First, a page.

“Seriously? Again? Now?!” I frequently hear myself exclaiming these words in exasperation and despair. Hundreds of times I have spoken these words when I have been triggered to a traumatic scene in my past by some innocuous event or object in the present. Mostly recently I was insulating a crawl space under an old cabin. Batts of insulation are fitted between the supports of the floor and held in place with carpentry staples around the edges. These are the same kind of staples my biological brothers used to fire into my legs while molesting me in the garage. Even now, with each metallic thwack of the staple gun I cringe, feel like I will be sick, and I rage against my struggle to stay present. “Seriously?!” I demand from myself and from God. I am angry that I have the memory in the first place and that it still knocks the wind out of me.
About a year ago I sat in Open Hearts Ministry teaching time and the kind man speaking said something, said just two ordinary words that prompted my heart to ask my mind a question. The answer poured forth in a vivid and horrible memory of my oldest biological brother beating me with his belt and then raping me. “Now? No! I want to sit in this chair and listen to this man’s words, not get plunged into every sound and feeling from years ago!” This kind of triggering feels so wicked because not only am not able to remain present, but I was missing out on another’s story and brave wisdom. Triggers can have seriously bad timing.
Frequently I hear my heart say “Again? Really? I thought I could do better this time.” I feel these disappointing words hang like a dark cloud when another has touched me in comfort, but I feel fear flash through me like lightening instead. I muster my bravery again and again to let a loved one hug me and hope I will feel something good. Sometimes I can focus on their touch hard enough that I feel it a little, but mostly I am either numb or spinning through any one of thousands of toxic memories of when I was used, hurt, and betrayed. It can be so difficult for me to believe that those who love me now really are true and are not evil like those who raised me.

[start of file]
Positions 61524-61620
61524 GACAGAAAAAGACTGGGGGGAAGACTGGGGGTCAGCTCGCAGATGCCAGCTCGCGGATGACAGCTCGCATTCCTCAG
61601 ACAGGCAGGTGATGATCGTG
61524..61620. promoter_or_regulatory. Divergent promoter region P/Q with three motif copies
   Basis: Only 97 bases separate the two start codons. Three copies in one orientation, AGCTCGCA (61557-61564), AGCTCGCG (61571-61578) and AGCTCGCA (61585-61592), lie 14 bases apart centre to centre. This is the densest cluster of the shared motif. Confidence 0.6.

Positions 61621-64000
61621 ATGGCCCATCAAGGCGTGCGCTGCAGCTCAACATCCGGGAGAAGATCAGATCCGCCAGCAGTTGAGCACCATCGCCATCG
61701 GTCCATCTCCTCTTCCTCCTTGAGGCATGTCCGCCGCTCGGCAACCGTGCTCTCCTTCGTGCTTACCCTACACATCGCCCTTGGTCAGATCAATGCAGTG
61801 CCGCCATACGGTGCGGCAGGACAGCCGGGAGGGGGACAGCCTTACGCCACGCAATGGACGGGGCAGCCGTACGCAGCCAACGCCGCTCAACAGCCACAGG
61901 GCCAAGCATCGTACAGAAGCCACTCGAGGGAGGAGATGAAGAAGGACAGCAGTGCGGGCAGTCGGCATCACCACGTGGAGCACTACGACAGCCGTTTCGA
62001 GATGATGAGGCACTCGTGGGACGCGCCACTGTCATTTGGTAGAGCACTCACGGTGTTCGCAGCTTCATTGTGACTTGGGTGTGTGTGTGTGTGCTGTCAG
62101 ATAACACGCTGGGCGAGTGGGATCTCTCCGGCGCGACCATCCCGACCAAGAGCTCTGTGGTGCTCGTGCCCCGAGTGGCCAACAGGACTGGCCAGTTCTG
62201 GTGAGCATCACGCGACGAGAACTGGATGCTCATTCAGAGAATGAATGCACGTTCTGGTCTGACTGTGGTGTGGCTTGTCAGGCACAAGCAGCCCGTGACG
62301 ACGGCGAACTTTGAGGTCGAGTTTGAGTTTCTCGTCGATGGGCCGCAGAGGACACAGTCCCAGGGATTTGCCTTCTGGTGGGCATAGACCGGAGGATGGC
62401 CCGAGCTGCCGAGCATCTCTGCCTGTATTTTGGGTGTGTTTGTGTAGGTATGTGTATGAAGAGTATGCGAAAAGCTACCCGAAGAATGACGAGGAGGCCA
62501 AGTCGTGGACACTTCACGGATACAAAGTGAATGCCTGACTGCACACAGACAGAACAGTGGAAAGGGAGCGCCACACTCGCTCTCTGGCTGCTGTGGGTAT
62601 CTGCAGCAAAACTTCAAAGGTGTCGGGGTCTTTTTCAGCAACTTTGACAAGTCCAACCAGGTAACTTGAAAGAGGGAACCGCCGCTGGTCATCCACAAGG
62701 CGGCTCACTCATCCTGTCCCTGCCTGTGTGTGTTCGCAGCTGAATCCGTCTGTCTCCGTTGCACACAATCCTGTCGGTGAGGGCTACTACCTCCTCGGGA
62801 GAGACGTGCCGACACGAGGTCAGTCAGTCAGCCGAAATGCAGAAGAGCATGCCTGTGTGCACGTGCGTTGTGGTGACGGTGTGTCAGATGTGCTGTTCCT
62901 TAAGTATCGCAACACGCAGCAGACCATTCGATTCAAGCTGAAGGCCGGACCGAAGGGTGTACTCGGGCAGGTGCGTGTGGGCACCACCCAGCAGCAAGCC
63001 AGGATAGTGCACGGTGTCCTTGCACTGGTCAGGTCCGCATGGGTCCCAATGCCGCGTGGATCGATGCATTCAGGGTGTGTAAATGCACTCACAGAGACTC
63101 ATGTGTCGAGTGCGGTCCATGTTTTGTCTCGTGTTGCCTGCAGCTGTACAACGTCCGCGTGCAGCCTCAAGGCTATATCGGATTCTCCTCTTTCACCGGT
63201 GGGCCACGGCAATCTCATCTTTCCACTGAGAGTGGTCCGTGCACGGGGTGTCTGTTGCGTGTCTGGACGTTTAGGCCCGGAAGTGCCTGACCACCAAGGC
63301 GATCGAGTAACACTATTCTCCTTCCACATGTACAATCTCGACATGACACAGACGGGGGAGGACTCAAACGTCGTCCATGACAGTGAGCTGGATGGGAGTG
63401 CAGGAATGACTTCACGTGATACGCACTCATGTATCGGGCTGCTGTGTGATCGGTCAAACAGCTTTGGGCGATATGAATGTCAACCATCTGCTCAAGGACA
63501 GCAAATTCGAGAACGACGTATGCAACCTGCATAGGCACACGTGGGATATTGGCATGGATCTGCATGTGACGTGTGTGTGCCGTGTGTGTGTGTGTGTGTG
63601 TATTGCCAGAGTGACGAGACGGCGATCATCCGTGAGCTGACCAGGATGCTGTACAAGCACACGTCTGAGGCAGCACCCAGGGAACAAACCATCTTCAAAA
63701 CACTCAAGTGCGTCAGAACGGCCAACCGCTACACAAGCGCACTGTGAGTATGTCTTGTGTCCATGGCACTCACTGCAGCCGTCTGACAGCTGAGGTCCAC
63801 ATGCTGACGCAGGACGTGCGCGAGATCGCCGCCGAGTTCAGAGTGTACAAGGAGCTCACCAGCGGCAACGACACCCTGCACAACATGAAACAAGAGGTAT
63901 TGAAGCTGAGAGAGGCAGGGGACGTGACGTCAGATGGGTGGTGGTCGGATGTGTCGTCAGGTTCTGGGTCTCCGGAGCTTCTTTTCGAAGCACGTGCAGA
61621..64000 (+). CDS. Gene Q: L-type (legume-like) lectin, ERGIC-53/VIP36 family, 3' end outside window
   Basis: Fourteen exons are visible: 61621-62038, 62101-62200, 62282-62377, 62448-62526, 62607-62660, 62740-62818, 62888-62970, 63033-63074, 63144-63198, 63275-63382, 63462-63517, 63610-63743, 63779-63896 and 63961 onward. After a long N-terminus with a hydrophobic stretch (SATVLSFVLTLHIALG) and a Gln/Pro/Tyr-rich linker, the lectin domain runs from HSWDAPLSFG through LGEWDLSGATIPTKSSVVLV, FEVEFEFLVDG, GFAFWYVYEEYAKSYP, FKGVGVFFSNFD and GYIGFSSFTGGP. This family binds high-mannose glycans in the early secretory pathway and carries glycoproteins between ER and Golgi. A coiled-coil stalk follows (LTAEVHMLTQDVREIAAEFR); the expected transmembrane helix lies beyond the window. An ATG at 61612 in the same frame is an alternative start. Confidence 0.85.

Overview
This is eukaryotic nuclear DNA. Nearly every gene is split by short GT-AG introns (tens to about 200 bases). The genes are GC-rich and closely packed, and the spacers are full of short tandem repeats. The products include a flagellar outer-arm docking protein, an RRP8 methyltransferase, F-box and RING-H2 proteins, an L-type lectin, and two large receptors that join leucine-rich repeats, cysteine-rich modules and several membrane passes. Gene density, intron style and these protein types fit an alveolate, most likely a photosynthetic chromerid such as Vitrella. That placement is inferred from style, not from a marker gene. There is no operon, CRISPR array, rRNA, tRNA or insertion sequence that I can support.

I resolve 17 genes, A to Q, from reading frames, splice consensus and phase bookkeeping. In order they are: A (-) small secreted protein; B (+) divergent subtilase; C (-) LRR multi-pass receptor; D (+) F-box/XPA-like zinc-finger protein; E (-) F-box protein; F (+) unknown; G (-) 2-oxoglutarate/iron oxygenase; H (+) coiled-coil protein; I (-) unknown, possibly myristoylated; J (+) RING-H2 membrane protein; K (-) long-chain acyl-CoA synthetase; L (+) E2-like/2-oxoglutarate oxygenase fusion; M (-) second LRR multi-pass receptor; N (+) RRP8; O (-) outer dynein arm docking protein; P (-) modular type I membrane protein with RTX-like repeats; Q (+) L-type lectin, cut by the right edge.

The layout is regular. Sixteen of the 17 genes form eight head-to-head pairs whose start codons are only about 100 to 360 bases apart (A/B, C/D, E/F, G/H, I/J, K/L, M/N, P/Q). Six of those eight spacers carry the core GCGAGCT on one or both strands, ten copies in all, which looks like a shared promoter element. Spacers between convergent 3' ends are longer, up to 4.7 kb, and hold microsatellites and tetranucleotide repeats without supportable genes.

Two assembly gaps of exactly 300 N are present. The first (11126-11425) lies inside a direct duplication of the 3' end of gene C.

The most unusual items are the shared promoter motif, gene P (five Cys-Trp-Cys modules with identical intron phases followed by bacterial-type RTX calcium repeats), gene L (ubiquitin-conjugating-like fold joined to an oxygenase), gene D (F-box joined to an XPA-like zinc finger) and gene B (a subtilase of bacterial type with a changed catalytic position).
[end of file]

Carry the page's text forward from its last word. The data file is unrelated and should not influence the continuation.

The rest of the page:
When will I no longer doubt goodness? I hate that I keep questioning my loved ones. However, I have let it happen three times now where I let someone hold me when I was very broken. They were beautiful times when I actually felt seen and loved in the middle of my pain. “Seriously? Did this just happen? Did I really just let myself cry in this person’s arms and not hide my hurt?” I ask in unbelief. It feels risky to want this comfort as the normal and not the exception, but I really do
I also know that the forces of evil in this world do not want me to find strength and comfort in another’s love for my wounded soul.
Not only do I need to muster strength to risk being cared for, but I also have a spiritual enemy actively stealing, killing, and destroying any good thing I can find? The enormous difficulty and uncertainty of finding healing for my broken self has historically caused me to give up and condemn all hope. But then I read a book that gave me an unexpected change of perspective. The book is No Hero, the Evolution Of a Navy SEAL by Mark Owen, an actual Navy SEAL. Near the end of the book, Owen is preparing to finish another season of traumatic combat and fly home. All of the SEALs are required to spend thirty minutes with a psychologist before being cleared to return to the states. When his turn comes, the psychologist hands him a sheet listing off all the symptoms of PTSD. He laughs to himself, realizing he has them all and then some. Owen asks the psychologist how it is possible that he is still functioning. She responds by reminding him of the extensive training he went through to become a SEAL and of all the missions he completed during his deployment. Basically, she tells him to remember how very strong and driven SEALs are. They are tough enough to endure the trauma, and they have the fortitude it takes to heal from it. I love her words and have taken them to be true for me as well.
Somehow I lived through a lot of horrendous stuff a human was never meant to experience. My mind and heart grew strong in unique ways to protect my young self, and I am still the same person today. Mark Owen and other soldiers I have read about inspire a spark in my soul that says “bring it on!”. I want to be so brave and driven that evil stands back in unbelief asking “Seriously? Did that girl seriously just get back up again?”.
Even when I don’t feel it is true, I am strong. I have been strong enough to stand on my own and I think I might be strong enough fall apart and let my broken heart be held and healed.
Emma Casey is a multifaceted combination of childlike whimsy and battle hardened warrior endeavoring to reclaim the best of both. Living in the remote mountains of Colorado, while she’s tinkering on her motorcycle, playing with her horse, or lounging with her corgi, she’s cautiously exploring the possibility of the restoration of desire and joy. She loves classic literature, all things Disney, and playing games with her family.